A new national study of hospice patients with implatable cardiac defibrillators (ICD) shows that while almost all hospices admit patients with these devices, only 20 percent of hospices had a question on their intake forms to identify patients with ICDs, and just 10 percent reported having a policy in place to discuss deactivation with patients and their families. On average, nearly 60 percent of patients did not have the shocking function of the ICD deactivated, resulting in pain and suffering for some patients. (See: Brief Communication: Management of Implantable Cardioverter-Defibrillators in Hospice: A Nationwide Survey. Nathan Goldstein, MD; Melissa Carlson, MBA, PhD; Elayne Livote, MPH, MS, MA; and Jean S. Kutner, MD, MSPH. Annals of Internal Medicine, March 2, 2010) The abstract is online at http://annals.org/content/152/5/296.abstract.
"Hospices are the foremost experts at dealing with the complex communication issues surrounding end-of-life discussions with patients and their families," said Nathan Goldstein, MD, assistant professor, Hertzberg Palliative Care Institute, Brookdale Department of Geriatrics and Palliative Medicine, Mount Sinai School of Medicine (www.mountsinai.org). "The fact that so few organizations have a policy about deactivation shows how complicated these conversations are."
The idea of turning off a cardiac implant or any other life-sustaining treatment is not easy for people to talk about. Many patients have had these devices for years and see them as a sign of stability. But the consequences of ignoring the issue aren't pleasant. An ICD is a device programmed to detect cardiac arrhythmias and shock the heart back into normal rhythm. ICDs are effective in preventing sudden cardiac death in patients with recurrent arrhythmias, but for patients in hospice care ICD shocks may cause physical and psychological distress for both patients and their caregivers. Patients report that receiving shocks from an ICD is comparable to being kicked or punched in the chest. Receiving ICD shocks has been associated with the development of adjustment disorders, depression, post-traumatic stress disorder, and panic disorder. Family caregivers who observe patients being shocked report feelings of fear, worry, and helplessness, and have been shown to have increased rates of depression and anxiety. For patients with terminal diseases an ICD may no longer prolong a life of acceptable quality, so at some point use of an ICD may become inconsistent with currents goals of care.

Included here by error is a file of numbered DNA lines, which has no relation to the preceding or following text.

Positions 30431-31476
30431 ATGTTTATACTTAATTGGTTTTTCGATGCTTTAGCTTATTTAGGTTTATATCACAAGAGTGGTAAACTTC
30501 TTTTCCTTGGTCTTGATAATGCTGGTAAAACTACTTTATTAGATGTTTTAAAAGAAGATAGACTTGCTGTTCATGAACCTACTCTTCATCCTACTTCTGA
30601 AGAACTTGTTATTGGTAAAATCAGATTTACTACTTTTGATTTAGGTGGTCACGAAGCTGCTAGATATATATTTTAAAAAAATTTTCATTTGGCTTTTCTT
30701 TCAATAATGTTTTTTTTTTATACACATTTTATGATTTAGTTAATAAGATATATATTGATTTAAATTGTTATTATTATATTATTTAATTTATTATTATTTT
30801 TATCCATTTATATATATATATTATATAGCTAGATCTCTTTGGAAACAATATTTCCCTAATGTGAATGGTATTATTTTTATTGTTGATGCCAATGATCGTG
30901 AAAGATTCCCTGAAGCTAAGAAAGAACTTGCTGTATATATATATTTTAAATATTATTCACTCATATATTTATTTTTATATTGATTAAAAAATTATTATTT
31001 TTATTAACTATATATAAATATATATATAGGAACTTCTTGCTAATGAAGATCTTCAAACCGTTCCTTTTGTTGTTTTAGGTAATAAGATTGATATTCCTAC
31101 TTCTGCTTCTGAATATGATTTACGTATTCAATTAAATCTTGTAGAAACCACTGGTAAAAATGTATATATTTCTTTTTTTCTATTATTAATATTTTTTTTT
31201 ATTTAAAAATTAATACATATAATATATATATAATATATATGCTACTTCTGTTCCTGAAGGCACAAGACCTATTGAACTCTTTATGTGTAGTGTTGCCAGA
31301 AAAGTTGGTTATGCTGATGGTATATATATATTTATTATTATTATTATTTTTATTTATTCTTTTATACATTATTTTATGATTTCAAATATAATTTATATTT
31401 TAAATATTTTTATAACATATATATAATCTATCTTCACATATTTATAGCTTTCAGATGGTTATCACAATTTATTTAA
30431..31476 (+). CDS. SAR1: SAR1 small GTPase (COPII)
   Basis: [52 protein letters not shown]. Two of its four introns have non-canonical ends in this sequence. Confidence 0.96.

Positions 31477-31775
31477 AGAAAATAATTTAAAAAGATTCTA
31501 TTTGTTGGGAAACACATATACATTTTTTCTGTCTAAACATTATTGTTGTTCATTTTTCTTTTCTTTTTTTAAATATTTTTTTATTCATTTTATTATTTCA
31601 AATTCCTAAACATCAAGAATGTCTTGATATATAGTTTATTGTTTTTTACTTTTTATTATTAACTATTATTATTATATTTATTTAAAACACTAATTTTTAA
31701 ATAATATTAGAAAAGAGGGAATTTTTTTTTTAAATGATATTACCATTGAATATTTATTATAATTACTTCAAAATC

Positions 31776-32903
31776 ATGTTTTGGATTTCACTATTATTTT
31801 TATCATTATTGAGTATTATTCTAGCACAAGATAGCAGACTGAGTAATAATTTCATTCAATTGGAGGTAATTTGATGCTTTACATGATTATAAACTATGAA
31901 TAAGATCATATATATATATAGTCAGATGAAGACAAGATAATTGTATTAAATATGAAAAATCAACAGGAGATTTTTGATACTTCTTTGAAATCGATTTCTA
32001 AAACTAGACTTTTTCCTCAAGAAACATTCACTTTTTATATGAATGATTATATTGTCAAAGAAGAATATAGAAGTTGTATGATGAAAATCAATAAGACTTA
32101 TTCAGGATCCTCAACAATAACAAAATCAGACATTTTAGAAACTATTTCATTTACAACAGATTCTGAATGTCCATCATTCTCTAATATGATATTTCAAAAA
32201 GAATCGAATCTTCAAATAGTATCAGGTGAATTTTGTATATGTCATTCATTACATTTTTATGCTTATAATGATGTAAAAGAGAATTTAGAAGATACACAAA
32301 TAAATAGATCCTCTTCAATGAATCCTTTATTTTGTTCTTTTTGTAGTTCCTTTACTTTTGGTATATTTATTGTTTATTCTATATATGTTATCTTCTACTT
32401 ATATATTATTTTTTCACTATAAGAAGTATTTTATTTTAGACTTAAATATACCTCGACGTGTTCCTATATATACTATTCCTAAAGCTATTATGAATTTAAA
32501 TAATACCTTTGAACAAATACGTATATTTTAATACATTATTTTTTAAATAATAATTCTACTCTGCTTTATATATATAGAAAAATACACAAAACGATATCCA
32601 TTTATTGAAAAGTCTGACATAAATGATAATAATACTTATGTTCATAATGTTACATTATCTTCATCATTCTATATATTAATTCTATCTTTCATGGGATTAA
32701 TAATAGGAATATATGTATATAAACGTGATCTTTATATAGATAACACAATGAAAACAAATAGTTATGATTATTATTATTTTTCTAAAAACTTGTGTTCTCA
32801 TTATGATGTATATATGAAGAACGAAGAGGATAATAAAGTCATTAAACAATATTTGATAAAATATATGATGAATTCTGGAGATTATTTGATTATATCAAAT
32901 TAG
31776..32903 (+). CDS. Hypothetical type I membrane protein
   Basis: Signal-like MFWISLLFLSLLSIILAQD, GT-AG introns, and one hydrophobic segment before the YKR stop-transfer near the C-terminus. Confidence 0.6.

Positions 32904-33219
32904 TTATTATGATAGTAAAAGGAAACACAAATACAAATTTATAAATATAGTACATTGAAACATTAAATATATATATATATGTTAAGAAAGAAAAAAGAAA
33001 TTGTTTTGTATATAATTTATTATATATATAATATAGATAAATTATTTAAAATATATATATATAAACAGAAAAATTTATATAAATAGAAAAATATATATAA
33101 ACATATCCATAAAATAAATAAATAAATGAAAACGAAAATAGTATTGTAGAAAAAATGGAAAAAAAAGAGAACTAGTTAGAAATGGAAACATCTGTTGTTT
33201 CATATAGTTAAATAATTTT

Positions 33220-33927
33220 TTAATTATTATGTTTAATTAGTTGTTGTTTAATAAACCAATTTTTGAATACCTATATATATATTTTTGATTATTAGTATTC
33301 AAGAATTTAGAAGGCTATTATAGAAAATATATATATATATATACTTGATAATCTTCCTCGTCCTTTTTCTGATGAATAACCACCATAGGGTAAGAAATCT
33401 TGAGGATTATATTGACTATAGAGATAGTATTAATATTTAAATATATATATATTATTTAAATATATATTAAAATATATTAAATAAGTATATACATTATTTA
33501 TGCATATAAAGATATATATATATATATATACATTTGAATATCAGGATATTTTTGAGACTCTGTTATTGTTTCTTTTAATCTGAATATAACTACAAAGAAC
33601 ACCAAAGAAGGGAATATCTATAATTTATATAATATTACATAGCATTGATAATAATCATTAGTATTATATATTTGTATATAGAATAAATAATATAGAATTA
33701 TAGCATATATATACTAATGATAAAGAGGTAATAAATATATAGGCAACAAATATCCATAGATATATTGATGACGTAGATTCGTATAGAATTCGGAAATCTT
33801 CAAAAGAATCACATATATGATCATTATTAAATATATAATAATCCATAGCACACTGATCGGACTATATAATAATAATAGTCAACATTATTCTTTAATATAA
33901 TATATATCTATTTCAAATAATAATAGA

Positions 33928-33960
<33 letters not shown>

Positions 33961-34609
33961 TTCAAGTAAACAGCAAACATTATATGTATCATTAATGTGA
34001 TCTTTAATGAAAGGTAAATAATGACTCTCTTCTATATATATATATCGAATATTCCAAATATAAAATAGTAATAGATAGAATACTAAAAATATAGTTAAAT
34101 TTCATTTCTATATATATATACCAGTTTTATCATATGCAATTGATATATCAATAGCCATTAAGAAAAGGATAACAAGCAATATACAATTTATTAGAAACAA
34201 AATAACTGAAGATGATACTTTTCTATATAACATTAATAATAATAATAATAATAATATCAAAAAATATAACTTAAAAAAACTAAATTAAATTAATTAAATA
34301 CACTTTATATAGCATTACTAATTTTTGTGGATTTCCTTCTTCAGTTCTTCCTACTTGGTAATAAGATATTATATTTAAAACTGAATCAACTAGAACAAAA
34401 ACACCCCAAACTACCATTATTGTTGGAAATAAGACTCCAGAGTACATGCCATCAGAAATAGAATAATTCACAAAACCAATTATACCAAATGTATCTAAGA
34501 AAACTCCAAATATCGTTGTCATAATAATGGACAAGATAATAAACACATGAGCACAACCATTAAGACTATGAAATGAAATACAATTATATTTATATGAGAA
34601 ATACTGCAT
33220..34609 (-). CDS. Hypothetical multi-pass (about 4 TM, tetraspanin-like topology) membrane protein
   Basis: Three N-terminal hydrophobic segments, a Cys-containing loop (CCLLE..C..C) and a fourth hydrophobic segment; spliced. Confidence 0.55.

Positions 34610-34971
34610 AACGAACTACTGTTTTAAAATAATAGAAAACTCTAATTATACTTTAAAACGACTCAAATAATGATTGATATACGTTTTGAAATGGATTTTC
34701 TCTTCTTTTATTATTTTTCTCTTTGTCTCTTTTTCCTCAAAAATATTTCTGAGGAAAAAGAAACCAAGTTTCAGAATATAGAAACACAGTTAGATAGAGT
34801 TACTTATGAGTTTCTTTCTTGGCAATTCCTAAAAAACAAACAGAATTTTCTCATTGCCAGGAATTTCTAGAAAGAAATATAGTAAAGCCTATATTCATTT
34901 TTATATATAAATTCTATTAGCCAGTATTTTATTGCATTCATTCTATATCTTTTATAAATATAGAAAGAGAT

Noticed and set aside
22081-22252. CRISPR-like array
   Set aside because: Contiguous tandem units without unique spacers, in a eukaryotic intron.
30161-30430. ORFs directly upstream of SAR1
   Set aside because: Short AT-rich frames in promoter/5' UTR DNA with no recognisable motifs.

"These data indicate that developing a policy to address concerns surrounding ICDs can be highly beneficial in reducing emotional and physical discomfort for hospice patients and their families," said Dr. Goldstein, whose team developed a model policy for ICDs in hospices based on feedback they received from several facilities. The policy includes the necessity for staff to be educated on how ICDs work, identification of patients with ICDs at the time of evaluation and admission, an informed consent discussion with the patient and family about the benefits and burdens of the device, and how to handle the device in an emergency situation.